During my recent trip to Charlotte, North Carolina, I found myself struck by the city’s variety of architectural home styles. From the charming Bungalows and cozy cottages to stately Colonials and elegant French Country styles – the city boasts an array of distinctive architectural aesthetics, each with their own historical roots. With an overwhelming amount of different styles, it can be challenging to narrow down your own homes style, let alone your favorite. However, once you nail it down, you may find that decorating, remodeling, or home shopping comes a bit more naturally. It would take a novel to cover them all, but I’ll start with a few.
If you’re in a cozy Bungalow, you’re home is probably one to one-and-a-half stories with an open floor plan but smaller foot print. These homes typically feature built-in bookshelves, window seats, and cabinets, that maximize space and enhance functionality. The exterior is typically complimented by a long, covered front porch, a low pitched sloping roof, and natural materials like wood, stone, and brick. Bungalows originated in the late 19th century, but gained popularity in the early 20th century. These homes remain a beloved choice for homeowners who appreciate its cozy and unpretentious charm.
Similar to but smaller than a bungalow, would be a cottage. Cottages emphasize a compact and cozy living space and embrace irregular shapes and layouts, giving them a unique and whimsical appearance. Their steeply pitched roofs may have gables and dormers, contributing to their storybook like charm. The original architecture dates back to Medieval Europe where farmers, then called “Cotters” resided. This style of home is ideal for those who value the simplicity and coziness of a more relaxed way of living.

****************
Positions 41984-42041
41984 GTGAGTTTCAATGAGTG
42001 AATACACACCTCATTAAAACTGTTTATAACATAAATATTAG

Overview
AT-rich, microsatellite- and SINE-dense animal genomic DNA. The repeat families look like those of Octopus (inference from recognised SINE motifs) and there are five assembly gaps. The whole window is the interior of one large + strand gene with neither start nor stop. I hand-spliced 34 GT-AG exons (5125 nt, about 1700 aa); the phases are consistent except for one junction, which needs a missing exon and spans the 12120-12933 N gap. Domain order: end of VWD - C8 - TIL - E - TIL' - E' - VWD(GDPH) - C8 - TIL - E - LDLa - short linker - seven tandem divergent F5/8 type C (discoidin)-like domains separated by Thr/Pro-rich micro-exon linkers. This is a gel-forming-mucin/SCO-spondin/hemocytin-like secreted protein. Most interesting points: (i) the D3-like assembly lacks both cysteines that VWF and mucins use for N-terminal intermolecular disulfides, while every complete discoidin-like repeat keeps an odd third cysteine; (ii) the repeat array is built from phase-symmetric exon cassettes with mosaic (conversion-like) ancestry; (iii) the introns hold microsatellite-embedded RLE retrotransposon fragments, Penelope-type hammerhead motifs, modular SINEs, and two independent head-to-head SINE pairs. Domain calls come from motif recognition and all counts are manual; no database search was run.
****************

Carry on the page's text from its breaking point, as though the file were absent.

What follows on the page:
Colonials on the other hand are known for their symmetry, rectangular shape, gable roofs, and minimal decorative details on the exterior. These homes are usually two to three stories tall with a four square layout, brick or wood, and have evenly spaced windows on each floor. There are several variations of a colonial such as Early American, French, Dutch, Georgian, Colonial Revival, and New Traditional. Each design, simple, but touched with the right amount of class and elegance.
If you asked me what my favorite is, I would tell you French country. There is something romantic about their old world aesthetics, cozy comfort, and elegant designs. Usually surrounded by lush gardens, courtyards, and outdoor spaces, a French Country style home is defined with stone, brick, or stucco exterior. The rooflines are steep and typically have multiple gables and dormer windows. Inside you may find arched doorways and windows, stone facades, and exposed beams. This style was brought to America by our soldiers fighting in World War I. They were so inspired by the homes in the French Countryside, they brought it back to spread across our states.
I’ve hardly scratched the surface of the different styles, and if neither of these are your preferred type, I encourage you to research more about which one it may be. From there, you may find it easier to make those tough decisions when decorating or refining your home search. Happy Labor Day Weekend, everyone! Until next week.
Eve Leombruno, 2023 MBOR President